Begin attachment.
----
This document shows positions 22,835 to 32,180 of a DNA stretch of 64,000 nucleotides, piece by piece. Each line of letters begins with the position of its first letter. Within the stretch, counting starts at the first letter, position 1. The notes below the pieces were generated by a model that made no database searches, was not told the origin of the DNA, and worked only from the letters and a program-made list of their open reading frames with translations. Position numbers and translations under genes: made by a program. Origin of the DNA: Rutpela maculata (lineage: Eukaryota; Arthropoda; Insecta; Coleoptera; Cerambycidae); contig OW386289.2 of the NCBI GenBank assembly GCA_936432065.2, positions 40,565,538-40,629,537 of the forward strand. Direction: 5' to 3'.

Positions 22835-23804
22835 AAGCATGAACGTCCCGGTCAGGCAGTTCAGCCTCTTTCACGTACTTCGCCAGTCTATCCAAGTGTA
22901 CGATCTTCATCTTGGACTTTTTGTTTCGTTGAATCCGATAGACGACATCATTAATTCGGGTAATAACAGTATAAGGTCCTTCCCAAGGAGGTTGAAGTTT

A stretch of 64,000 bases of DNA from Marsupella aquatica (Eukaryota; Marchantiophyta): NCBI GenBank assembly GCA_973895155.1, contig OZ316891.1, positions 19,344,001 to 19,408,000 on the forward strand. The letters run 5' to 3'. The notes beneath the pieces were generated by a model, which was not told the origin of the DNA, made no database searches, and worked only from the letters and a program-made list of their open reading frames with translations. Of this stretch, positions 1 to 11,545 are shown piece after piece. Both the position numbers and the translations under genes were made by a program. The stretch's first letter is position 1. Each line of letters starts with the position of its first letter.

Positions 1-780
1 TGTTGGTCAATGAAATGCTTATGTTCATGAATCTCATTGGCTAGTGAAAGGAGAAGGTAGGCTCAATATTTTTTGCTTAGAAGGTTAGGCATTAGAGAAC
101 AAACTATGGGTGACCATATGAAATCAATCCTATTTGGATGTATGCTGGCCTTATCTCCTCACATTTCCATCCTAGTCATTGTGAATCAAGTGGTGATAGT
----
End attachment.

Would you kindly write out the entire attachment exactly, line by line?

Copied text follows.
This document shows positions 22,835 to 32,180 of a DNA stretch of 64,000 nucleotides, piece by piece. Each line of letters begins with the position of its first letter. Within the stretch, counting starts at the first letter, position 1. The notes below the pieces were generated by a model that made no database searches, was not told the origin of the DNA, and worked only from the letters and a program-made list of their open reading frames with translations. Position numbers and translations under genes: made by a program. Origin of the DNA: Rutpela maculata (lineage: Eukaryota; Arthropoda; Insecta; Coleoptera; Cerambycidae); contig OW386289.2 of the NCBI GenBank assembly GCA_936432065.2, positions 40,565,538-40,629,537 of the forward strand. Direction: 5' to 3'.

Positions 22835-23804
22835 AAGCATGAACGTCCCGGTCAGGCAGTTCAGCCTCTTTCACGTACTTCGCCAGTCTATCCAAGTGTA
22901 CGATCTTCATCTTGGACTTTTTGTTTCGTTGAATCCGATAGACGACATCATTAATTCGGGTAATAACAGTATAAGGTCCTTCCCAAGGAGGTTGAAGTTT

A stretch of 64,000 bases of DNA from Marsupella aquatica (Eukaryota; Marchantiophyta): NCBI GenBank assembly GCA_973895155.1, contig OZ316891.1, positions 19,344,001 to 19,408,000 on the forward strand. The letters run 5' to 3'. The notes beneath the pieces were generated by a model, which was not told the origin of the DNA, made no database searches, and worked only from the letters and a program-made list of their open reading frames with translations. Of this stretch, positions 1 to 11,545 are shown piece after piece. Both the position numbers and the translations under genes were made by a program. The stretch's first letter is position 1. Each line of letters starts with the position of its first letter.

Positions 1-780
1 TGTTGGTCAATGAAATGCTTATGTTCATGAATCTCATTGGCTAGTGAAAGGAGAAGGTAGGCTCAATATTTTTTGCTTAGAAGGTTAGGCATTAGAGAAC
101 AAACTATGGGTGACCATATGAAATCAATCCTATTTGGATGTATGCTGGCCTTATCTCCTCACATTTCCATCCTAGTCATTGTGAATCAAGTGGTGATAGT